The film really belongs to Colin Firth, as Prince Albert Frederick Arthur George, who becomes George VI, King of England, Scotland, Ireland, Emperor of India, and titular head of the British Commonwealth, after the abdication of his brother, Edward VIII. The sheer amount of discipline required for Firth to present a painful stammer, meanwhile pitching his voice slightly up to mimic the King's, and to add a barely noticable "wubble-yu" pronunciation, must have been truly heroic. Firth's character, somewhat subdued by his frequent public embarassment and shyness, would almost be overshadowed by Geoffrey Rush's expressive and warm character as speech therapist Lionel Logue, were it not for the prince's occasional outbursts of rage and frustration.
The film is a wonderfully intimate portrait of what may be the world's most famous and influential dysfunctional family. The causes underlying "Bertie's" stammer are teased out, one by one: fear of his father, King George V (Micheal Gambon), the family tyrant, who was quoted as having said "I was afraid of my father, and by god my sons will be afraid of me," and who can't understand that shouting "Relax!" at a nervous man doesn't help; abuse by his childhood nurse; and merciless teasing by his elder brother (Guy Pearce), who is shown up as an egotistical spoiled brat. It must be noted that the dysfunction is widespread. When David/Edward breaks down weeping (mostly for himself) at the death of his father, and throws himself on his mother's breast, Queen Mary (Claire Bloom) can't bring herself to hug him, but just stands in shock as though she'd been grabbed by a stranger. For them all, the constitutional crisis is first and foremost a family and personal crisis, and the film brings that out with great clarity. Nor does the film spare the future king's dignity. The amusing "training montage" shows him rolling around on the floor under Logue's tutelage, and demonstrating that he can curse with great fluency.
Rush's Logue is a fascinating character as well. A frustrated Shakeperean actor, he found a calling in rehabilitating soldiers shattered in the First World War, and essentially invented his own thereaputic processes.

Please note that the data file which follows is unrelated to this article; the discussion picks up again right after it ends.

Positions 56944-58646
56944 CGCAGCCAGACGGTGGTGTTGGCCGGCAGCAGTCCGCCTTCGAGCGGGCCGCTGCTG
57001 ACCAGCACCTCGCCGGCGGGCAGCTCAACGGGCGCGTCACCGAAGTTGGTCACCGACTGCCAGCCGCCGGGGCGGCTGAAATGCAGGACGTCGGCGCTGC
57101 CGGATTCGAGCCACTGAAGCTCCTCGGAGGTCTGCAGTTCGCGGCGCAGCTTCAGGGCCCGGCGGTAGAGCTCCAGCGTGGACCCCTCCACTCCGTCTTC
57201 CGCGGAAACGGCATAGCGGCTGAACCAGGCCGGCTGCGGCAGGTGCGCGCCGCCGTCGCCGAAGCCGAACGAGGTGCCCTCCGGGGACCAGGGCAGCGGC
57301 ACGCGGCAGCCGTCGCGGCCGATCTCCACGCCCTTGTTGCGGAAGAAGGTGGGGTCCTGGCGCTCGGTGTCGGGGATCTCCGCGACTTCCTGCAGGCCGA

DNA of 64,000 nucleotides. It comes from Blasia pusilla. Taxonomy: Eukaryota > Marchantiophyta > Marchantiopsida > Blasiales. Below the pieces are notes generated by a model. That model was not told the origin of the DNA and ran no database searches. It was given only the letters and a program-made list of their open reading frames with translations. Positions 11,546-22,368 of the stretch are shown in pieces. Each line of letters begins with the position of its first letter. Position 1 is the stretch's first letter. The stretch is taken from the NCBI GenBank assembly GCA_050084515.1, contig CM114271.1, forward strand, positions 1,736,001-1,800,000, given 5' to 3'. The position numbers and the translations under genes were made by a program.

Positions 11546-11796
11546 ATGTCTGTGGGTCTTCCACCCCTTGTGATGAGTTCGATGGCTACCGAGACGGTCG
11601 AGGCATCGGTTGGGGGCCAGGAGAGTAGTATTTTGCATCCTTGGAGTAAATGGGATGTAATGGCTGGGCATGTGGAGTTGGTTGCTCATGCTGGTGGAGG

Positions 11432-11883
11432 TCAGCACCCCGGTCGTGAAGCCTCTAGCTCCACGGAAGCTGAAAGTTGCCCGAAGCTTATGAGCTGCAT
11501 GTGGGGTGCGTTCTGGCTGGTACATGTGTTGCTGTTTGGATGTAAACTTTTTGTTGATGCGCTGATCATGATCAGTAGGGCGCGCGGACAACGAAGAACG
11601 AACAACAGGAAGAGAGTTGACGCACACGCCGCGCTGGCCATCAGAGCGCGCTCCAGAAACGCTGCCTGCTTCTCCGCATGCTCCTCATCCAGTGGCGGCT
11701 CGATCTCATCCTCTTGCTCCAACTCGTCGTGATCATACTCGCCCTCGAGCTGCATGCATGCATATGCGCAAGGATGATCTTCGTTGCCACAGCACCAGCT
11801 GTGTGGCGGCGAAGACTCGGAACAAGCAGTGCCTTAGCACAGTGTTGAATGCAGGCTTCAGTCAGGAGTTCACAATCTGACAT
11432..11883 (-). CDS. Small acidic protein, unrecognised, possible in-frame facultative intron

Firth is well supported by Helena Bonham-Carter as the prince's wife (as was "Bertie" by Elizabeth in real life--). Bonham-Carter plays the former Elizabeth Bowes-Lyon with grace, determination, and the historically appropriate amount of contempt for Mrs. Simpson (Eve Best), although Georgie felt she could have shown a bit more inner steel. The cast of course includes many other real-life historical characters, including Derek Jacobi as the Archbishop of Canterbury, and Timothy Spall as Winston Churchill. All were excellent.
I've always had a certain distant fondness for George V, based on his conduct in World War II, by staying in London despite bombing; sharing rationing; and forestalling his agressive Prime Minister, Churchill, from riding along with the first wave of the Normandy Invasion by saying that, if it were the Prime Minister's duty to oversee the invasion, then it was his duty, as King, to personally lead his troops into battle. That aside, the King worked closely with Churchill during the war, and did all he could to maintain the morale of his troops and people. There was also the story that, while the king and family were relaxing in the gardens at Buckingham Palace one day, they heard an unexpected tour group approaching. Rather than expose the tourists to the embarassment of having surprised the King in his shirtsleeves, the King lead his family, including the Queen, and then Princess Elizabeth, in hiding behind a hedge and sneaking away. Thus, I was both interested and pleased to learn a bit more about this interesting and complex man.
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